The Navy is moving to develop increased commonality between two key ship defense systems as a way to maximize efficiencies, save costs and ease technology upgrades, Naval Sea Systems Command’s (NAVSEA) program executive officer for integrated warfare systems said this week.

Rear Adm. Jim Syring said at the Navy Surface Association (SNA) symposium that introducing shared components between the Lockheed Martin [LMT]-built Aegis Combat System and Raytheon [RTN]-built Ship Self-Defense System (SSDS) would enhance the ability to upgrade the systems more quickly and reduce costs over time.

"We want to drive the SSDS baselines and the Aegis baselines to common architectures," Syring said, adding that doing so would make them "easily refreshable and affordable."

Aegis is employed by the Arleigh Burke-class (DDG-51) destroyers and Ticonderoga-class (CG-47) cruisers. SSDS operates on Nimitiz-class (CVN-68) aircraft carriers, and Marine Corps LPD-17 transport dock ships (San Antonio-class) and Wasp-class (LHD-1) amphibious assault ships.

Getting the systems to operate off on common hardware, software and data tracking entails developing them independently of the ships "and allow competition and development to continue and not impact the platform’s computing environment," Syring said.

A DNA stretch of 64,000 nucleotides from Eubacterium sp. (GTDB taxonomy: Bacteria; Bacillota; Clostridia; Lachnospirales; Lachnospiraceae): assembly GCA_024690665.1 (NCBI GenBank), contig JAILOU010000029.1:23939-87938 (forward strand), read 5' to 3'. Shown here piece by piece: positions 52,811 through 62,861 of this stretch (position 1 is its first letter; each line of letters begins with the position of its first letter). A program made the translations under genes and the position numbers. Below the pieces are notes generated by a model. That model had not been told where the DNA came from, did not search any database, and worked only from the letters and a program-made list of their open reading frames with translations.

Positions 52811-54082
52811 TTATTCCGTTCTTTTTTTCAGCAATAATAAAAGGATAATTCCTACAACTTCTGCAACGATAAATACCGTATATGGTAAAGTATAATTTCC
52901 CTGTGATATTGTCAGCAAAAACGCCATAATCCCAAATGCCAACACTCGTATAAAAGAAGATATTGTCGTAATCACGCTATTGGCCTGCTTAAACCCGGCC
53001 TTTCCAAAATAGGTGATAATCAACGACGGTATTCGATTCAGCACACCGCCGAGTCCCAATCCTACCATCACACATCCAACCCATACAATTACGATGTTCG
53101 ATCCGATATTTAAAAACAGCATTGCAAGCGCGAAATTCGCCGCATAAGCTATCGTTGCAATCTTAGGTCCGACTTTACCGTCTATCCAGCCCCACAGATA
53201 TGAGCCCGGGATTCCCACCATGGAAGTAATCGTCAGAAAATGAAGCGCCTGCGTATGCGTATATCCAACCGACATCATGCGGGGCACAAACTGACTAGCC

The Navy has been seeking to integrate more common interfaces into its command, control, communications, computers, intelligence, surveillance, reconnaissance (C4ISR) systems by embracing more open architecture and modular designs to enhance technological innovation and competition, while also reducing costs and facilitating technology insertion and upgrades. The notion is of added importance at a time of constrained budget environments, as the Pentagon must absorb at least $480 billion in reductions over the next decade. 

The Navy believes increasing competition and innovation can also take place by recompeting programs that have long been awarded to defense firms on a sole source basis.

Lockheed Martin has been the sole contractor for Aegis, which has been in service for decades, since it acquired Martin Marietta in 1995. Raytheon has supplied SSDS under sole source contracts since the late 1990s.

The Navy has begun recompeting the next big Aegis contract and accepted bids in December for Advanced Capability Build 16 (ACB 16). Raytheon and Boeing [BA] submitted proposals along with Lockheed Martin.

The Navy is also set to recompte SSDS later this year, Syring said. Lockheed Martin is expected to try to unseat Raytheon on that program. Tom Laliberty, Raytheon’s director of integrated combat systems for seapower, said on the sidelines of SNA that he expects the Navy will continuously ask potential bidders for Aegis and SSDS contracts to show how they can integrate commonality among the two systems.